“Adhere to cautious spending alone and avoid the use of credit cards for anything other than essential expenditure. Track your auto-debit expenses on your credit card to avoid any surprises at the end of the month. Avoid the moratorium for credit card payments and access it as the last option since accrual of interests and a cumulative payment at a later date could be stressful as interest rates on the credit card are highest,” says Birani.

Personal loans option

After pay-cuts and job losses, there could be several discretionary expenses which could have come down. “This is a historic event, impacting businesses as well as customer behaviour. Discretionary consumption, that was previously happening across multiple categories like eating, shopping, and travelling, both domestic and international, has come to a standstill,” says Anup Seth, Chief Retail Officer, Edelweiss Tokio Life Insurance. However, one may still have to buy white goods etc for the household. And, to tide over the adverse financial situation, one may resort to getting a personal loan.

“Personal loans should be taken to meet any short term money requirement. As a thumb rule, always take a loan only when you are sure of repaying the capital and the interest charges. Any delay in repaying, impacts your credit score, so be wise and take a loan keeping in mind the repayment plan,” says Saurav Basu, Head, Wealth Management, Tata Capital.

However, if one is taking a loan to tide over the financial crunch, more caution is required. Birani says, “Personal loans should be availed of in dire circumstances where there is an income or temporary liquidity mismatch. Banks are doling out Covid-19 specific personal loans to borrowers who have a salary or pension account with the bank. The rate of interest is far lower between 7.2 per cent to 10.5 per cent per annum in comparison to regular personal loans and covers an amount between Rs. 25,000 to Rs 5 lakh.”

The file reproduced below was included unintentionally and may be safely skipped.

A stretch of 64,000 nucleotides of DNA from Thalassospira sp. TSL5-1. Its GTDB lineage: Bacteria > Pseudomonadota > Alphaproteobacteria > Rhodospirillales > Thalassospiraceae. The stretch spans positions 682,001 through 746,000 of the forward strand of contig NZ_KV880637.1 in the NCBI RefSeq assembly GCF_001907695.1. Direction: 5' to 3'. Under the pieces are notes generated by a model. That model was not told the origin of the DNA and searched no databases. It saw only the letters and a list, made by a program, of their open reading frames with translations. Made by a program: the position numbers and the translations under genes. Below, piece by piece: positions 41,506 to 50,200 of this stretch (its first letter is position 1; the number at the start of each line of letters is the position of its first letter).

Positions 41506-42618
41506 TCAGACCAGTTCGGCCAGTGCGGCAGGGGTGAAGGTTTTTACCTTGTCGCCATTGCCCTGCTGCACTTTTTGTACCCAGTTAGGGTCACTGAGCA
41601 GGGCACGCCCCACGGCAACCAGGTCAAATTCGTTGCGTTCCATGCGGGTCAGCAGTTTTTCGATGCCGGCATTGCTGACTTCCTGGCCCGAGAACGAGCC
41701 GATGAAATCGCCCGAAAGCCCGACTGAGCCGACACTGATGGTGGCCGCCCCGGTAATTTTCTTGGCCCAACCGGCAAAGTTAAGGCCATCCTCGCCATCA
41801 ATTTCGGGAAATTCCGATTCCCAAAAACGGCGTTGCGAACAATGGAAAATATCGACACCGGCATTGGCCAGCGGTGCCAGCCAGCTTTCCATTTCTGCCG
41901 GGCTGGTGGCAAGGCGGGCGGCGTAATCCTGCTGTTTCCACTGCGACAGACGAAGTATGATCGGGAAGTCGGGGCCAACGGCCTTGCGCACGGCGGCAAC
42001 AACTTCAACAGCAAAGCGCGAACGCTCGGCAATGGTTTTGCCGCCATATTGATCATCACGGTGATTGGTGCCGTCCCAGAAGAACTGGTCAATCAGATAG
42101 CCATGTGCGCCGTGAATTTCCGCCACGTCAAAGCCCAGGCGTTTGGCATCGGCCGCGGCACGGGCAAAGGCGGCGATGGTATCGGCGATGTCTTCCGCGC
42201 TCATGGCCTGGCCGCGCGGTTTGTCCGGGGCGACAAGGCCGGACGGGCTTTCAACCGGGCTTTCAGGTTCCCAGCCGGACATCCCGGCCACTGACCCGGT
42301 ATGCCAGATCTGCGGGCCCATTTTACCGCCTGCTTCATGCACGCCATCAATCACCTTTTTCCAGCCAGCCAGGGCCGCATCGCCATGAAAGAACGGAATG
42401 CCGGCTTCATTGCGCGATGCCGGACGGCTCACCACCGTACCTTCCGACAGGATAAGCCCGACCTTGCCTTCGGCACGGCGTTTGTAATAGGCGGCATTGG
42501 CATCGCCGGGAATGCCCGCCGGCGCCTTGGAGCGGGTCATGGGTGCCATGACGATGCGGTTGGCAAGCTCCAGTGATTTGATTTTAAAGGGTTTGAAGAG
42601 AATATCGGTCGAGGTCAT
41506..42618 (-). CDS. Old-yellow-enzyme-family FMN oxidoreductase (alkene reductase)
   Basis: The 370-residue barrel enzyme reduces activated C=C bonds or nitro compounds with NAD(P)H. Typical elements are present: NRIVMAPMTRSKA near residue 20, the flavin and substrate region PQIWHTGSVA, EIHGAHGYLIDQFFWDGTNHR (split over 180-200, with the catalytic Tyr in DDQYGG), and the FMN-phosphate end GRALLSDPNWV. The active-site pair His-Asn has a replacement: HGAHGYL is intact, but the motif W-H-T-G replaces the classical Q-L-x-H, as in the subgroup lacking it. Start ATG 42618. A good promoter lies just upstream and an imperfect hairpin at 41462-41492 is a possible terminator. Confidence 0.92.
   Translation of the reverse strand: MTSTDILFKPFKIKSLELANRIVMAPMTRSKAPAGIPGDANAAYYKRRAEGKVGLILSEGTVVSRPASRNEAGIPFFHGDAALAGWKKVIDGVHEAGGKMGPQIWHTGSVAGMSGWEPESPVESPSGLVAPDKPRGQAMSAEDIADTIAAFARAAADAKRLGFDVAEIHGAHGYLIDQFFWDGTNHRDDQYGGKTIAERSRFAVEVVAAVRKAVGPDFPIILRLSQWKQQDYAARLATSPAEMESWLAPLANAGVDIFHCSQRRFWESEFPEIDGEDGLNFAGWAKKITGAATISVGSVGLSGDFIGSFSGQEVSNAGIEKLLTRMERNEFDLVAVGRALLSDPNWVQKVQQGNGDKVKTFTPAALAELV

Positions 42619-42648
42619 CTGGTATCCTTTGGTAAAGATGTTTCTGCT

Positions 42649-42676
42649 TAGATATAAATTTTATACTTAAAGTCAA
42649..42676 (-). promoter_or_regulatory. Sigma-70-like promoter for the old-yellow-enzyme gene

Emergency funds

For those who haven’t got the emergency fund in place, this situation created by COVID-19 outbreak could serve as an opportunity to build an emergency fund. The emergency fund typically helps to tide over situations such as job-loss or medical exigencies. Most financial planners suggest keeping a fund that can help you meet six months of household expenses including the amount to meet financial goals.

Jain suggests, “Emergency fund should be kept in a separate bank account or liquid funds. Safety of capital over returns should be the guiding principle for investing this fund. It is true that few debt funds have given negative returns but that does not mean these funds have completely lost their relevance. It is important to check the fund portfolio before investing the money in the same.” Kuppa adds, “Since the objective of this fund is safety and not growth, Liquid or Overnight of high rated AMCs funds are advisable.”

The times are changing and one needs to get accustomed to the new way of life until things stabilizes. One’s focus should be on savings while keeping the long term goals on track. “Given the likely impact on future cash flows with salaries expected to remain the same or even lower, people are now focusing on providing for their future goals and aspirations. Simply put, customer behaviour is shifting from discretionary spending to a planned and goal-based approach,” says Seth.